What do roosters eat, since they don’t lay eggs? Roosters do not need any additional calcium and don’t even need as much protein as laying hens do; only 9%. If you are able to give separate feeds, you may mix your regular feed mix with some scratch grains to decrease the overall protein content for your roosters. If you need to separate feed with chickens that are housed together, you may decide to give feed at certain times of the day with individual dishes per chicken. This can be accomplished with a smaller flock but is not as feasible with large flocks.
When to Change Rations
There are certain times when you will need to adjust your chickens’ feed such as the extra calcium supplement for older laying hens. Chickens also need a little higher protein percentage in summer because the heat will cause them to eat less in general. They also need a little extra protein any time they are going through a molt as the new feathers will take a good portion of protein. Your roosters could use some additional protein during mating season as well. In contrast, wintering chickens need a higher amount of carbohydrates to give them energy for warmth. Adding protein can be accomplished with some cat kibble or giving some mashed boiled egg yolk. Another method for adding just a little extra protein is giving your chickens some milk separately from their normal feed. Increasing carbohydrates is easily done by adding a small amount of scratch grains to the feed. During winter, chicken scratch feed may be best given right before your chickens go to roost for the night as it will give them a little extra energy for warmth.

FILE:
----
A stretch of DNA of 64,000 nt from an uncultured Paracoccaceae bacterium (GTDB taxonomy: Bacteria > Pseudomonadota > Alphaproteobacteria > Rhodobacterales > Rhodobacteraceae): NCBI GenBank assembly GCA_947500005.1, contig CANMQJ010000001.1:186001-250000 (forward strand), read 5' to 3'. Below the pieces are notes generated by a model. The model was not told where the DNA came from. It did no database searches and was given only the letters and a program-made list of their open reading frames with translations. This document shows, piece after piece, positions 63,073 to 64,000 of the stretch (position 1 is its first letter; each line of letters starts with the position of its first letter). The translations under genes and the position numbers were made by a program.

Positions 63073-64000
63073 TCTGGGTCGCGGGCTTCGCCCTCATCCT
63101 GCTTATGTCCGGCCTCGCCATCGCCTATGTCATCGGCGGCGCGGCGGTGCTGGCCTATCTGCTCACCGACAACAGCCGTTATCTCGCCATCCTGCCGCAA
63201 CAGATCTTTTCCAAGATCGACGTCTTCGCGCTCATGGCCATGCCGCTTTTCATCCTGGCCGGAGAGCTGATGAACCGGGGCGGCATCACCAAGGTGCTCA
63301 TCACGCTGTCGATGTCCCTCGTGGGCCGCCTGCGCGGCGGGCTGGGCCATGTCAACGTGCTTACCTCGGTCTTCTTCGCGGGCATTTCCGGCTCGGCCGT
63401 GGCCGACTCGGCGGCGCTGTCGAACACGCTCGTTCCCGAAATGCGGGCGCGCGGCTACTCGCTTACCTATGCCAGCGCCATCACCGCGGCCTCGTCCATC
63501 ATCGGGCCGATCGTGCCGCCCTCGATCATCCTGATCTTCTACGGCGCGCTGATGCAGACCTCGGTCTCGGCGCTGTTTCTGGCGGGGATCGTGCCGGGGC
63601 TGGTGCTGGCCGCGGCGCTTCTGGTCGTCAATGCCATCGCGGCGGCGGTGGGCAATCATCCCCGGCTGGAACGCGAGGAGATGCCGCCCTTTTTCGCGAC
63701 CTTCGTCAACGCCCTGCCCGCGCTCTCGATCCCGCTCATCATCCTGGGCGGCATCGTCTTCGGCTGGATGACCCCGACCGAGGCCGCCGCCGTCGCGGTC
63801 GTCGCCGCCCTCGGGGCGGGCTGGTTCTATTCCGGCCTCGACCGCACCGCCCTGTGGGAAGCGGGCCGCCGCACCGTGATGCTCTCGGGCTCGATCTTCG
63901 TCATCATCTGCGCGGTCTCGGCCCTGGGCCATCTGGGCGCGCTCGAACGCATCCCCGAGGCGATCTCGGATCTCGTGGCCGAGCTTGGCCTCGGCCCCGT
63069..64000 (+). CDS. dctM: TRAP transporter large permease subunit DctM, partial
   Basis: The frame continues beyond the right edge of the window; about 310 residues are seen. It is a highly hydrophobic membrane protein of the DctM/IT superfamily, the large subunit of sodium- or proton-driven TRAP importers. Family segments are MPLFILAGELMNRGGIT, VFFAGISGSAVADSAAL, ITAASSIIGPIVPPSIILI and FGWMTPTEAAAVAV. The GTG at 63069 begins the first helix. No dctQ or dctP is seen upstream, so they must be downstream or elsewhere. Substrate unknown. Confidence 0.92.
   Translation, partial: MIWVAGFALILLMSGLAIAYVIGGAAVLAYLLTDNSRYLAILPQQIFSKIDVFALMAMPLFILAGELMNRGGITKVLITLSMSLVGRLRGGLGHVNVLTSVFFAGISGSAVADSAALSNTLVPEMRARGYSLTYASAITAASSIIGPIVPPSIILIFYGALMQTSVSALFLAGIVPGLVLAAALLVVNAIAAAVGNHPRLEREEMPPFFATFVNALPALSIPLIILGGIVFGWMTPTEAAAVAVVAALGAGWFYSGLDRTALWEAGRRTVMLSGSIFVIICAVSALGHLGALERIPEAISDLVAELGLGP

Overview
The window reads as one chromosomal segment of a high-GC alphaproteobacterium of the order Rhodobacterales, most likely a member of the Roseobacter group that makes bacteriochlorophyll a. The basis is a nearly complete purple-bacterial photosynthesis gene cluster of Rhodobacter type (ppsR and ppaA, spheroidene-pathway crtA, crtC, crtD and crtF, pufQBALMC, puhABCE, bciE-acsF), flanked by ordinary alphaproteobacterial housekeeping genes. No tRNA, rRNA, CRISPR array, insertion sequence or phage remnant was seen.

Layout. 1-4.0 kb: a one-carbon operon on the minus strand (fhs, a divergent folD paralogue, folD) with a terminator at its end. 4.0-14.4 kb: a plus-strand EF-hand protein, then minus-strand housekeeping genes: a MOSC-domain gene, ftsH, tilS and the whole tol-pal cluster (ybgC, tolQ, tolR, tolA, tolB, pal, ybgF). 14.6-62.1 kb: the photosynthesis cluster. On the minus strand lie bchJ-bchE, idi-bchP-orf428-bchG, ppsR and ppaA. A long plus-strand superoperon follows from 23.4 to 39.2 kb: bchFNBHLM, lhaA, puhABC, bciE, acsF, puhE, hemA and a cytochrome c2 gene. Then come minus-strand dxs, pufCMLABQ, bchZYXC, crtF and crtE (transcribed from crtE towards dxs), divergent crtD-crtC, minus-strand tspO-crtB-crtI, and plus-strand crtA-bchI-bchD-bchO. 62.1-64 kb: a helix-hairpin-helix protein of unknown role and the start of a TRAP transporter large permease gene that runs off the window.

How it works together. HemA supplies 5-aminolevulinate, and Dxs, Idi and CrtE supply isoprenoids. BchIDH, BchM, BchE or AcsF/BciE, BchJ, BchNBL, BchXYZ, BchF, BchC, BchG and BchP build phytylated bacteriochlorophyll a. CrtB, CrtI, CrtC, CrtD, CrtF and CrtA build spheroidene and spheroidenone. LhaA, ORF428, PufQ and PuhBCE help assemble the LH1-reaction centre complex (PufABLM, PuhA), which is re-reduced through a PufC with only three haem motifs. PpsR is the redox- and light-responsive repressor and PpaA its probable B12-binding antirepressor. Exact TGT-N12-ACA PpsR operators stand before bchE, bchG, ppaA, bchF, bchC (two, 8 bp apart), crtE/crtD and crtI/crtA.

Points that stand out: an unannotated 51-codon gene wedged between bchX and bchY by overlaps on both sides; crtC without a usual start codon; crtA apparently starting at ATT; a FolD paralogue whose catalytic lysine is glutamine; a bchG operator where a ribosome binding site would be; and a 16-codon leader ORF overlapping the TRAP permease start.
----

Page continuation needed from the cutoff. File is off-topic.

Other supplements besides calcium to consider giving separately are grit, phosphorous, or salt. Whether you need grit depends on if your chickens get pasture time and what type of feed you give them. If they have time outside in open grazing, they will pick up grit themselves and you do not need to supplement. If they do not have much time away from the coop but you give them grains such as corn for chickens (cracked or whole) or seeds they will need grit to help them digest. Chickens that are range-fed may not get the phosphorous they need as they are not getting as many insects to eat. They will need it supplemented in a separate dish. Salt may be needed if your chickens are range-fed, even if only part of the time. Chickens that are fed only commercially prepared feeds will not need these supplements as the feed has been carefully balanced. All supplements should be fed in separate dishes or hoppers and made available at all times.
Having unbalanced feed can impact a chicken’s laying ability or cause unnecessary weight gain. Extra fat can make it hard for your chickens to lay their eggs, and nutrient deficiencies can cause problems with the eggs. Nutrient deficiencies can also cause problems such as feather picking, egg eating, and cannibalism. It is extremely important that we keep our chickens’ feed balanced to their needs. By incorporating the suggestions given in this chicken feeding guide, you can help your chickens be healthy and keep laying well.
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Damerow, G. (1995). Storey’s Guide to Raising Chickens. North Adams: Storey Publishing.
Originally published in the June/July 2019 issue of Backyard Poultry and regularly vetted for accuracy.